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An introduction to connection pools in Payara Server

21 Jan 2015

In this blog post, we take an introductory look at connection pools and how to configure them in Payara Server using best practices.


What is a connection pool?

A connection pool is a store of database connections that can be used and (most importantly) re-used to connect to a database.


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Why are connection pools needed?

Database connections are expensive to create and also to maintain. The reasons for this are many, including:


  • Establishing a network connection to the database server
  • Parsing the connection string information
  • Performing user authentication
  • Initialising the database connection in the database
  • Establishing transactional contexts


Now, if you have a web application with a single user you can simply create a database connection at the start of the user session and then close it at the end. However, this is a highly unlikely scenario!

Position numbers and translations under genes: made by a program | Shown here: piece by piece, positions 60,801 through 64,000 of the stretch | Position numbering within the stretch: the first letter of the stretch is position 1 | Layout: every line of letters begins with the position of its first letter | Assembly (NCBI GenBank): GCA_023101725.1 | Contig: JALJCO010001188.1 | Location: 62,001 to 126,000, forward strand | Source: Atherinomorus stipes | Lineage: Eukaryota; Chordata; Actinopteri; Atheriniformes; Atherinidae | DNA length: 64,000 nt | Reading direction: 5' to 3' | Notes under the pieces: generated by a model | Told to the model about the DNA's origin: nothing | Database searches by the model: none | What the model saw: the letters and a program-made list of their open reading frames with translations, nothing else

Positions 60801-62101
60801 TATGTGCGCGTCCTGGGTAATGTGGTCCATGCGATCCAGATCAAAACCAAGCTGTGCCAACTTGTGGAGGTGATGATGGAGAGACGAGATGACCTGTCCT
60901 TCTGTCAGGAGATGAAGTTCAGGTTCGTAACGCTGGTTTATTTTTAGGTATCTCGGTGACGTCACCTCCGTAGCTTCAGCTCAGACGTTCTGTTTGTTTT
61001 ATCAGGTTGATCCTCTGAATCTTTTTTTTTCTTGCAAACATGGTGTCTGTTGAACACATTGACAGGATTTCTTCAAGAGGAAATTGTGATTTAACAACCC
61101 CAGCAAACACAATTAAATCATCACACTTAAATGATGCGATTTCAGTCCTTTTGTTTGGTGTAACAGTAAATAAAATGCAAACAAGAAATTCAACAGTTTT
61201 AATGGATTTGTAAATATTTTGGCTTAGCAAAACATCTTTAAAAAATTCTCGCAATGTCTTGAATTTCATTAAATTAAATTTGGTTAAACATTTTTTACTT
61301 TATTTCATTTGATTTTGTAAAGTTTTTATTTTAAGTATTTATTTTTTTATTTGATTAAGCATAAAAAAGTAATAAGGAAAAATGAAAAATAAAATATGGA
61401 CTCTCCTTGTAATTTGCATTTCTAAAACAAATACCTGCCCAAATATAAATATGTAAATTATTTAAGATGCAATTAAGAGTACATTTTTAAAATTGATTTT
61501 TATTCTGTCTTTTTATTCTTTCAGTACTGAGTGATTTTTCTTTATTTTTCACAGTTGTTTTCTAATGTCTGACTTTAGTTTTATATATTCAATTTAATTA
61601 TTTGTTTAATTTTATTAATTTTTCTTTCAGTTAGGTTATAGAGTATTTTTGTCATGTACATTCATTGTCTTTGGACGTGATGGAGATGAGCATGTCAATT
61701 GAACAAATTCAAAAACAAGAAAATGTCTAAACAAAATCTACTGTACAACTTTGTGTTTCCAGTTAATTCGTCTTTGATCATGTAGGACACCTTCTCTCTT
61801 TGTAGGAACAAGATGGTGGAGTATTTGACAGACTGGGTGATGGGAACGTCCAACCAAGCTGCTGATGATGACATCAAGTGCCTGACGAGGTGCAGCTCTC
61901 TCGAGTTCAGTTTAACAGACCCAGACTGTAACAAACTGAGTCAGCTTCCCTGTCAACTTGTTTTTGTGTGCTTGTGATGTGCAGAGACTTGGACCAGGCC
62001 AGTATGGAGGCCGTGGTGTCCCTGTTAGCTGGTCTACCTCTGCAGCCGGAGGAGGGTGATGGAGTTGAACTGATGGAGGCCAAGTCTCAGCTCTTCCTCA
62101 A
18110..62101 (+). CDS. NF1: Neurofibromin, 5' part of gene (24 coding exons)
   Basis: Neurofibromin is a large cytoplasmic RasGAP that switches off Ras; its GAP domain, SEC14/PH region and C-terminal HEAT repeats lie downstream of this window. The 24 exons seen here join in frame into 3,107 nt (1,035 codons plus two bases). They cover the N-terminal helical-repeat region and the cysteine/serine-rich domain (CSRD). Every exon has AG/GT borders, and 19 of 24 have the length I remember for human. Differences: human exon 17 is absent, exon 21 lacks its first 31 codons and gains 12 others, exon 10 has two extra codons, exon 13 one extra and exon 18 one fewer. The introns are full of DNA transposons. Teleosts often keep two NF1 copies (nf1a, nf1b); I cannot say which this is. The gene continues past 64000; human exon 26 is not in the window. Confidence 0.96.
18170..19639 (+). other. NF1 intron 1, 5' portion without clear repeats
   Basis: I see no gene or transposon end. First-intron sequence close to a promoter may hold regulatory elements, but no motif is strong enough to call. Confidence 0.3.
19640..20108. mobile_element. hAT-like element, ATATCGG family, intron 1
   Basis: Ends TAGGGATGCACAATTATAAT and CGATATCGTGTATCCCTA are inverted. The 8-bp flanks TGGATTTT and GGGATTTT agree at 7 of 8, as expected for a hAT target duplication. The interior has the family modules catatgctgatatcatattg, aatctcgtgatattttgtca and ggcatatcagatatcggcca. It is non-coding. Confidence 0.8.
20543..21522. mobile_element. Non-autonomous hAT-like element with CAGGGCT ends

Now, imagine a more realistic scenario where your web application will be accessed by hundreds or thousands of users. If each user's session creates a database connection, firstly your users will experience a delay whilst that connection is set up and secondly the overall performance of your system will deteriorate.


So, in answer to the question why are they needed - they improve both the performance and scalability of your system.



How do connection pools work?